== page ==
The Bombay High Court on Thursday directed the Maharashtra government and the State Election Commission (SEC) to file their affidavits in response to two petitions challenging an ordinance issued by the state reducing the number of directly elected councillors within the Mumbai civic limits from 236 to 227.
A division bench of Justices Gautam Patel and Gauri Godse noted that the petitions filed by two former councillors raised a “seemingly complex issue” and it would have to be heard only after giving the respondents a chance to respond.
The petitioners had said the Brihanmumbai Municipal Corporation (BMC) elections are already overdue by more than six months and if the ordinance is not stayed, then the SEC will not be able to conduct the polls.
The HC bench on Thursday directed the Eknath Shinde-led Maharashtra government and the State Election Commission to file their affidavits by November 25 and posted the matter for hearing on November 30.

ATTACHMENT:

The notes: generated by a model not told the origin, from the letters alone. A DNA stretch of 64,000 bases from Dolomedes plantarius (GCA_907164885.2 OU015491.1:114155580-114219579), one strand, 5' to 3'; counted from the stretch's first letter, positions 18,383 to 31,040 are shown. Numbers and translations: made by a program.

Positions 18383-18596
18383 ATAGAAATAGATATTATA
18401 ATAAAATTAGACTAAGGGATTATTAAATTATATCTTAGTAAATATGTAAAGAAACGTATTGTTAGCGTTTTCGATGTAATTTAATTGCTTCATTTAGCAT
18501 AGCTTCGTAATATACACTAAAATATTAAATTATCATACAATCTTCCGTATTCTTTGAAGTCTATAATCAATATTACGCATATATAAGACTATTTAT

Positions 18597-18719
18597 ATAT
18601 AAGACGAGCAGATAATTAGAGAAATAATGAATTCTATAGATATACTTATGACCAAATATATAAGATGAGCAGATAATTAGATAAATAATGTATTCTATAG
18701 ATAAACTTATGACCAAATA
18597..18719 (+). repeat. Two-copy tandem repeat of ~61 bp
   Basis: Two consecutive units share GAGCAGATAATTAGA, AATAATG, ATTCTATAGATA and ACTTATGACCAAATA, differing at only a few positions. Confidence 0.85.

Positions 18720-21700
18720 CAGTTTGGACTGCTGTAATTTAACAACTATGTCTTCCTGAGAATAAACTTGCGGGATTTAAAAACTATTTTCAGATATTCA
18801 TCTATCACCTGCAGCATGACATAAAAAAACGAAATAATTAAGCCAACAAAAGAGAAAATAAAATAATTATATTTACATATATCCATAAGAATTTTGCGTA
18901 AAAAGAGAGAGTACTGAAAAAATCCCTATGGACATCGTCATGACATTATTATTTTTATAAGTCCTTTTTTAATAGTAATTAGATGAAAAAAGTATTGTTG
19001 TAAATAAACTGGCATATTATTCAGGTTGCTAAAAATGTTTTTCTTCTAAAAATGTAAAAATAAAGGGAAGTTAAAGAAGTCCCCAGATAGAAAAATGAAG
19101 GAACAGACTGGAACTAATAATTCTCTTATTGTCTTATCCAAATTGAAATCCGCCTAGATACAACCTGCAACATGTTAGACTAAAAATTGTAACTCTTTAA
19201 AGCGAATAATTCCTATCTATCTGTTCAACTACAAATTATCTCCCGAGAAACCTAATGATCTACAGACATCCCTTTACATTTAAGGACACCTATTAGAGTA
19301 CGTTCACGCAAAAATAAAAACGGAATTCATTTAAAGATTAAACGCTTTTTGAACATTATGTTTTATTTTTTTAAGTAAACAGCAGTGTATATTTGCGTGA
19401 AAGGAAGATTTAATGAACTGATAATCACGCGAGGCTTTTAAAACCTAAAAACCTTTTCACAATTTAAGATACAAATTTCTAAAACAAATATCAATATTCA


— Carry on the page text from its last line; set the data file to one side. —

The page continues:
The court also issued a notice to the government’s Advocate General as the petitions challenge the constitutional validity of the ordinance issued in August this year. In November 2021, the then Maha Vikas Aghadi government led by Uddhav Thackeray had decided to increase the number of wards under the BMC from 227 to 236.
However, in August this year, the Shinde-led government issued an ordinance bringing back the number to 227. Former BMC councillors Raju Pednekar and Sameer Desai in their petitions challenged this decision of the Shinde government and said it sought to put the clock back.
The petitioners said to ensure the increased population was proportionately represented in the BMC, the previous state government had decided that the number of directly elected councillors would be increased by nine, bringing the number to 236. This was then challenged before the HC, which proceeded to dismiss the petitions.
The court had held that the increase in the number of councillors was proportionate to the rise in population based on the 2011 census. This was upheld by the Supreme Court. Despite this, the present state government reversed the earlier cabinet decision, the plea said.
The ordinance under challenge is ex-facie illegal and unconstitutional, as it purports to defeat and nullify the orders of the Supreme Court, the petitions claimed.